• Nicholas Haver, who landed in Georgia in 1737

Haver Settlers in United States in the 19th Century

  • James Haver, who landed in Allegany (Allegheny) County, Pennsylvania in 1878

Haver Settlers in Australia in the 19th Century

  • Robert Haver, aged 25, arrived in South Australia in 1853 aboard the ship "Shackamaxon"
  • Adam Haver, aged 15, arrived in South Australia in 1853 aboard the ship "Shackamaxon"
  • Mathew Haver, aged 14, arrived in South Australia in 1853 aboard the ship "Shackamaxon"

Haver Settlers in New Zealand in the 19th Century

  • Isaac Haver arrived in Auckland, New Zealand aboard the ship "Queen of Beauty" in 1863

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Contemporary Notables of the name Haver (post 1700)


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Contemporary Notables of the name Haver (post 1700)



  • Robert T. Haver, American Republican politician, Delegate to Republican National Convention from Colorado, 1964
  • Bernard Haver, American politician, Member of New York State Assembly from Kings County 6th District, 1870-71

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Haver Family Crest Products


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Haver Family Crest Products




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See Also


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See Also




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Citations


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Citations



    Other References

    1. Bradford, William. History of Plymouth Plantation 1620-1647 Edited by Samuel Eliot Morrison 2 Volumes. New York: Russell and Russell, 1968. Print.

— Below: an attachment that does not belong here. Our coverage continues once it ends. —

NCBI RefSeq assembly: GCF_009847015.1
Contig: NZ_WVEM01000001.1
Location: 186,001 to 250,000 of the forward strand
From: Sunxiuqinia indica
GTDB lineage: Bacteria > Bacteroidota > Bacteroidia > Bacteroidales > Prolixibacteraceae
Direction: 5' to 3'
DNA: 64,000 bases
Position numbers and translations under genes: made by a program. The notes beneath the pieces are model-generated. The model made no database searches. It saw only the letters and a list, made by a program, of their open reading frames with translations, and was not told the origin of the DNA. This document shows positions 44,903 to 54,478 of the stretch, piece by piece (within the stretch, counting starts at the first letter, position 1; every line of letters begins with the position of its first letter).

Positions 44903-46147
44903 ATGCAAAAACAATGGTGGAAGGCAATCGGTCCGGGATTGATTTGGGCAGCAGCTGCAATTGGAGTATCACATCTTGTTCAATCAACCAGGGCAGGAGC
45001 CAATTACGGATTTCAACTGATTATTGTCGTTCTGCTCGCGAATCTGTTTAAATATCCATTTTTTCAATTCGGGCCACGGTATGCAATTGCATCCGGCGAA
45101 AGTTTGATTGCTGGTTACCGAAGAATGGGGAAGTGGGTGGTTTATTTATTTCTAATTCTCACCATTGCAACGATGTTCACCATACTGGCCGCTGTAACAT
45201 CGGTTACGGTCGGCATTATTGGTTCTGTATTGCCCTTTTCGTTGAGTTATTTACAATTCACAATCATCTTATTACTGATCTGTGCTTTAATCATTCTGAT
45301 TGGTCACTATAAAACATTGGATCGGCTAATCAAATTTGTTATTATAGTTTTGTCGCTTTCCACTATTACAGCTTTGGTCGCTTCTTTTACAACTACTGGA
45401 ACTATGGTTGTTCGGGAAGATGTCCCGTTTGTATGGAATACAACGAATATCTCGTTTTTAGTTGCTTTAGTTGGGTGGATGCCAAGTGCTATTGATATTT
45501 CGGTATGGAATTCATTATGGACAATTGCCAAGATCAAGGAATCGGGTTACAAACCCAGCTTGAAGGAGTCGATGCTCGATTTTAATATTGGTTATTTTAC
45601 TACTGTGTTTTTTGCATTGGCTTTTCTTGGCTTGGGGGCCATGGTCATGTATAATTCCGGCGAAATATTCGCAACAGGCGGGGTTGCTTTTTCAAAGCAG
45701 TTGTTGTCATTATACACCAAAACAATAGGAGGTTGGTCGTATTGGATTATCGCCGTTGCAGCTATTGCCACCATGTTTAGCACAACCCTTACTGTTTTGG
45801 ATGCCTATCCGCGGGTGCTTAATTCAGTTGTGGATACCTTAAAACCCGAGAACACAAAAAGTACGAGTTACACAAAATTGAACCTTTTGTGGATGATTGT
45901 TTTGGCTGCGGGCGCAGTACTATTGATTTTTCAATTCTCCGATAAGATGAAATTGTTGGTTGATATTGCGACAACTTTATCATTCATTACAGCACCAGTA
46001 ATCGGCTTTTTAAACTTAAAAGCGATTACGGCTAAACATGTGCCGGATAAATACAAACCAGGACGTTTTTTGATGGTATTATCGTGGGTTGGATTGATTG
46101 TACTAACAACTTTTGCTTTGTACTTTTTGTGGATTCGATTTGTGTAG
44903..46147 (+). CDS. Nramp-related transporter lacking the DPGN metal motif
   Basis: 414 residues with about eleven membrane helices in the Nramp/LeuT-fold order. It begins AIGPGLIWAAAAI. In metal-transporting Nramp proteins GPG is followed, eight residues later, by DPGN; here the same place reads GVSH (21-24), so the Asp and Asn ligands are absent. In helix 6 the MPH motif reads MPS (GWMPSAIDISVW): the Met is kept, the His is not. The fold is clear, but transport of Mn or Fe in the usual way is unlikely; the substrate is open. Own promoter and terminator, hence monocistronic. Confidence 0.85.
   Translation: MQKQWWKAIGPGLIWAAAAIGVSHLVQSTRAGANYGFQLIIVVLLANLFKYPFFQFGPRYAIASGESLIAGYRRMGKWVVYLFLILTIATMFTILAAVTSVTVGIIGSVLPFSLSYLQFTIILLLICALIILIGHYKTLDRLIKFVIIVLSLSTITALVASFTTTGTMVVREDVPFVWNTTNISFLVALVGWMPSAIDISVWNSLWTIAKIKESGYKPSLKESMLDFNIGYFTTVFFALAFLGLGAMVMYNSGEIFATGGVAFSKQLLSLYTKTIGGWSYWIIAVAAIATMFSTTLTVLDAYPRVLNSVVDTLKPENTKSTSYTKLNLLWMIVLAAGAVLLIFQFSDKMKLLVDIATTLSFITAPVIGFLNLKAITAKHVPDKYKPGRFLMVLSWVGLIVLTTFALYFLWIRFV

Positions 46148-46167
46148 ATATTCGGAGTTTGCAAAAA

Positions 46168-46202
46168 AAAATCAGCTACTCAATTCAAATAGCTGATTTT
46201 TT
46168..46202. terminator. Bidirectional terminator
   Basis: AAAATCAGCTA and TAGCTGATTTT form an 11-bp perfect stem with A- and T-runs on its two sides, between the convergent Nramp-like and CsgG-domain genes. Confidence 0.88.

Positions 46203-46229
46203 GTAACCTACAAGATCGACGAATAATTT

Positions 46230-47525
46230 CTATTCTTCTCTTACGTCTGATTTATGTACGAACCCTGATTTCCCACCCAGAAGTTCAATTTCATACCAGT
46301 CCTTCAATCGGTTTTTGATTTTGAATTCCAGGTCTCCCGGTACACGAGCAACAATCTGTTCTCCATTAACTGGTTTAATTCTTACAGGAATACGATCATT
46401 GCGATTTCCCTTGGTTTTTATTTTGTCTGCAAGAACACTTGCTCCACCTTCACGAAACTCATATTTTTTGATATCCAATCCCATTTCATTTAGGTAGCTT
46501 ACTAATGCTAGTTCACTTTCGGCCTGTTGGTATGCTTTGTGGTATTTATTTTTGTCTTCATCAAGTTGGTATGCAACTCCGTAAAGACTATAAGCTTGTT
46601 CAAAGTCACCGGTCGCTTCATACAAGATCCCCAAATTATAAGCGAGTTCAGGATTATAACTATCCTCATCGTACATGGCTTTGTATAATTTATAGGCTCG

2. Chadwick, Nora Kershaw and J.X.W.P Corcoran. The Celts. London: Penguin, 1790. Print. (ISBN 0140212116).
    3. Library of Congress. American and English Genealogies in the Library of Congress. Baltimore: Genealogical Publishing, 1967. Print.
    4. Colletta, John P. They Came In Ships. Salt Lake City: Ancestry, 1993. Print.
    5. Humble, Richard. The Fall of Saxon England. New York: Barnes and Noble, 1975. Print. (ISBN 0-88029-987-8).
    6. Bede, The Venerable. Historia Ecclesiatica Gentis Anglorum (The Ecclesiastical History Of the English People). Available through Internet Medieval Sourcebook the Fordham University Centre for Medieval Studies. Print.
    7. Browning, Charles H. Americans of Royal Descent. Baltimore: Genealogical Publishing. Print.
    8. Crozier, William Armstrong Edition. Crozier's General Armory A Registry of American Families Entitled to Coat Armor. New York: Fox, Duffield, 1904. Print.
    9. Shirley, Evelyn Philip. Noble and Gentle Men of England Or Notes Touching The Arms and Descendants of the Ancient Knightley and Gentle Houses of England Arranged in their Respective Counties 3rd Edition. Westminster: John Bowyer Nichols and Sons, 1866. Print.
    10. Burke, John Bernard Ed. The Roll of Battle Abbey. Baltimore: Genealogical Publishing. Print.
    11. ...

    The Haver Family Crest was acquired from the Houseofnames.com archives. The Haver Family Crest was drawn according to heraldic standards based on published blazons. We generally include the oldest published family crest once associated with each surname.

    This page was last modified on 14 January 2016 at 10:19.